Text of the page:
Julia Roberts, Nicole Kidman and Pamela Anderson were born in 1967. Expo 67 opened in Montreal. Not one player now playing in the NHL was born yet. And because there were no computers, it meant there were no blogs to remind everyone that the Leafs haven’t won in 42 years.

It’s a long time ago.  A long, long time ago.

Don Cherry had just turned 33 when the Leafs last won. Ron Maclean was 7, Jacques Martin 14, and Leafs coach Ron Wilson was 12.

And Leaf players now? George Armstrong is 79, Dave Keon 69, Frank Mahovlich 71, Bob Pulford 73, Allan Stanley 83, and Johnny Bower is 85.

Cost of Living 1967 (in the US, but similar to Canada)

How Much things cost in 1967
Yearly Inflation Rate USA 2.78%
Yearly Inflation Rate UK 2.7%
Year End Close Dow Jones Industrial Average 905
Average Cost of new house $14,250.00
Average Income per year $7,300.00
Average Monthly Rent $125.00
Gas per Gallon 33 cents
Average Cost of a new car $2,750.00
Movie Ticket$1.25
Polaroid Camera $50.00
Parker Pen Set $11.95
The Federal Minimum Wage is increased to $1.40 an hour


 

The Beatles And The Habs – A Winning Combination.

 On August 17th, in 1966, the Beatles played an afternoon show in Toronto at Maple Leaf Gardens.

I was there.

I was 15 years old and had a summer job as a highway construction slave labourer, but the boss let me go early and I went down to Toronto from Orillia with a disc jockey my sister worked with at the local radio station. She had got word to me just that morning that he was going and asked if I would like to go with him. I didn’t have a ticket, but believe it or not, the show wasn’t sold out and I got a $5.50 ticket in the very last row of the floor.

It was madness, of course. There were about six bands in the lineup, and the Beatles in the finale played for about 40 minutes with girls screaming and fainting and carrying on.

That fall, hockey season began, and the next spring, the Toronto Maple Leafs beat the Habs in six games to win their last Stanley Cup.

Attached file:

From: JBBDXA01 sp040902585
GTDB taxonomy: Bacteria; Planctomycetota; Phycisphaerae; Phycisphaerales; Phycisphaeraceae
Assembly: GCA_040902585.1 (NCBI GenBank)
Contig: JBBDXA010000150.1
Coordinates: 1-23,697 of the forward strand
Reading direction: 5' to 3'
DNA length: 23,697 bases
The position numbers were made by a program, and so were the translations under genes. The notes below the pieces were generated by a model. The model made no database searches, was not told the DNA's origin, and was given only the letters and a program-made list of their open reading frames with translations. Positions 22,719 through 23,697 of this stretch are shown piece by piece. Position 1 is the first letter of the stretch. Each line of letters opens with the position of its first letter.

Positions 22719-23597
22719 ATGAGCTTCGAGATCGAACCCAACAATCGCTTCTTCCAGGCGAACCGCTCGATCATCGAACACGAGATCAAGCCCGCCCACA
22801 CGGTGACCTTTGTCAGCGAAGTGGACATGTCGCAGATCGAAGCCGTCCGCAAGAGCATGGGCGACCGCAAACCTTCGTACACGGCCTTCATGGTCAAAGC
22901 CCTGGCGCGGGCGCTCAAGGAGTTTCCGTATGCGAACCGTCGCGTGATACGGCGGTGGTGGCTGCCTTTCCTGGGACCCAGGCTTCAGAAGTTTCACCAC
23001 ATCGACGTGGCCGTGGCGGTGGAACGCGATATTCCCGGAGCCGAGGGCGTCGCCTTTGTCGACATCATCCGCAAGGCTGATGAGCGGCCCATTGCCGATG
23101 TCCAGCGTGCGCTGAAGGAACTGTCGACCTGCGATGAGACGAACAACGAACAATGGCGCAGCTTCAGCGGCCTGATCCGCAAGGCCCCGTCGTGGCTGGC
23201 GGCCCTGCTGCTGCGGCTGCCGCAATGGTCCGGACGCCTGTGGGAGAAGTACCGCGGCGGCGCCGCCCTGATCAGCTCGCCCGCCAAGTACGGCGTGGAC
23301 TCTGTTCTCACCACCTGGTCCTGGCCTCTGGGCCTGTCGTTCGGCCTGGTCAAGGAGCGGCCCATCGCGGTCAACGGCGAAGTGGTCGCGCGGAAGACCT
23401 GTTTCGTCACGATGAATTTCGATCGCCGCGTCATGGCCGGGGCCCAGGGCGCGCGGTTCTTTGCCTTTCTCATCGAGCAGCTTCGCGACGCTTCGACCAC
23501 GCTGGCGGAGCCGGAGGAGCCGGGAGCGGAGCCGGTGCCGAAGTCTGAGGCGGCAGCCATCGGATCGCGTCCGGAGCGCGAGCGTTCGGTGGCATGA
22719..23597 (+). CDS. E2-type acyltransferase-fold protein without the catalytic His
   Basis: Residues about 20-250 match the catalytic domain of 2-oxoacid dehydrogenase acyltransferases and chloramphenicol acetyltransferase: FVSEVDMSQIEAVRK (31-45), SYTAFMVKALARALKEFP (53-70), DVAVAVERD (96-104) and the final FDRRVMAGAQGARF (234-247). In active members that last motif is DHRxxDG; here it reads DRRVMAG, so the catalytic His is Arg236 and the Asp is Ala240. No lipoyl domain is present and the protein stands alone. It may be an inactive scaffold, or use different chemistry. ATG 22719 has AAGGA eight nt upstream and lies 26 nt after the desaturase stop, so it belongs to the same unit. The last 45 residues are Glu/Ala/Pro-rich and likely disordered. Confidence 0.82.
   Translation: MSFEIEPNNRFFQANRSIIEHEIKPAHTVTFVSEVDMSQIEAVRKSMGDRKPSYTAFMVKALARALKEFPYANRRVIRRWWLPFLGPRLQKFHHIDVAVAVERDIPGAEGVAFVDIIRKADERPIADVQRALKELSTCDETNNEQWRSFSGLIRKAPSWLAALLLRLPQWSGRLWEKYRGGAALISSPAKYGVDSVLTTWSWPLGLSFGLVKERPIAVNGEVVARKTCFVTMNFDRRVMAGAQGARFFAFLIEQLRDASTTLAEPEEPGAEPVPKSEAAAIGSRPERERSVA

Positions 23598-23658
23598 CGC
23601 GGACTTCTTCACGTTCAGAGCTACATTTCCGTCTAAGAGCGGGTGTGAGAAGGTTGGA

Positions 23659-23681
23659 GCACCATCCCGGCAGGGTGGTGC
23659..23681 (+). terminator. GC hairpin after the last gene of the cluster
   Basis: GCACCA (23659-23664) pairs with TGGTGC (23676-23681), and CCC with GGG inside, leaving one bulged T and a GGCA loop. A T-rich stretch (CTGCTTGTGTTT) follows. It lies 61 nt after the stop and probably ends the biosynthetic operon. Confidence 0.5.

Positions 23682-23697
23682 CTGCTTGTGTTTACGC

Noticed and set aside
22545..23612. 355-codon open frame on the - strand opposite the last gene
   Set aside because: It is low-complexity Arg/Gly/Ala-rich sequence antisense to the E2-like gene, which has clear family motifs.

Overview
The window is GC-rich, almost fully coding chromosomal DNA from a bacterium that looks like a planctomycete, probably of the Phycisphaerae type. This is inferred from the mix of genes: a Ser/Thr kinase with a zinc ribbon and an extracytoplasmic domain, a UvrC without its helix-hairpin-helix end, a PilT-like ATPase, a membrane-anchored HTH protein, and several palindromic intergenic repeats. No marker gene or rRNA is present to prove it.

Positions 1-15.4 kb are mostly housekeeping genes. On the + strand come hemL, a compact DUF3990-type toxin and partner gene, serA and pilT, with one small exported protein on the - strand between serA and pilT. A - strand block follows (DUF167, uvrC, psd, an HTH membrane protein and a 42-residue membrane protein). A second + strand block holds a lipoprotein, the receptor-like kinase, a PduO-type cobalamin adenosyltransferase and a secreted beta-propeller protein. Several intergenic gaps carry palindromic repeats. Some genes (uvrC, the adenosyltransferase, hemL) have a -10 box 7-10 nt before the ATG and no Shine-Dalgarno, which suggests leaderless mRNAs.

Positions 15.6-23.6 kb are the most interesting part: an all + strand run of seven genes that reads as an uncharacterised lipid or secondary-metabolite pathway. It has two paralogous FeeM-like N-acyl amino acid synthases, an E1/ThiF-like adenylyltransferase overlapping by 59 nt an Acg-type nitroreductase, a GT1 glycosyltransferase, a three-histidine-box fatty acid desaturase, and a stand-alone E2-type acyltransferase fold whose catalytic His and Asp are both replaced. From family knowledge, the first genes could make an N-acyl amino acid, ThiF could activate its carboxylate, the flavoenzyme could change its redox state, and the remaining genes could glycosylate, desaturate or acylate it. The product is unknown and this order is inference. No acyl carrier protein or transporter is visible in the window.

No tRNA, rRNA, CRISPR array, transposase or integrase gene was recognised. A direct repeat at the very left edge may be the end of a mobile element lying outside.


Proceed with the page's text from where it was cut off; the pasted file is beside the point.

The Leafs were an old team with guys like Terry Sawchuk, Johnny Bower, Red Kelly, and Allan Stanley, but Montreal wasn’t that young either. Henri Richard was 30, John Ferguson 27, Claude Provost was 32, Dick Duff 30, Ted Harris 30, Jean-Guy Talbot was 34, Jean Beliveau was 35, and the goalies, Gump Worsley and Charlie Hodge, were 37 and 33 respectively.

Of course, Montreal also had the kiddies. Yvon Cournoyer was all of 22. Claude Larose was 23. Jacques Laperriere 24. And Serge Savard and Carol Vadnais were just 20.

John and Ringo were 26, Paul 24, and George 23.

The Habs have continued on over the years in mostly glorious fashion. The Beatles remain in the hearts of millions.

And the Leafs continue to suck.

The Boys Are Playing Large: Like The ’67 Leafs

On Tuesday night, Montreal beat the Islanders 3-1. There’s only one thing to say about this. The Habs are playing really, really well. As we speak, they’re one of the top teams in the east.

Last year at this time, after 45 games, Montreal had 55 points. This year, after the same amount of games, the team has 54 points. BUT! Last year, they won only 4 of their next 16 games. That won’t happen this year. Kovalev’s at the top of his game, so’s Plekanec and Huet, and the Kostitsyn’s are here this year.

The general consensus is that a team like Detroit, or Anaheim and Ottawa, or maybe New Jersey or Pittsburgh, are the ones that have so much going for them, they’re the odds-on favourites to win the Cup. Any of them.

But n 1967, Toronto won the Cup and they weren’t supposed to. They were a team of really old guys like Johnny Bower, Terry Sawchuk, Allan Stanley, Bob Baun, Tim Horton, Red Kelly etc. and they defied the odds, and the general consensus. They were far from the favourites. (Please note: I’m no Leaf fan.)

Without getting carried away here, maybe Montreal can surprise people and go deep into the playoffs. Just like the ’67 Leafs. It’s that power of positive thinking again.

As an aside –

When Toronto won in 1967, they played and beat Montreal in the final, 4 games to two. The kicker is that Montreal had won the past two years before that, and won the next two years after that. So if Toronto hadn’t pulled off that big upset, Montreal would have won five straight Cups, like they did from 1955 to ’60.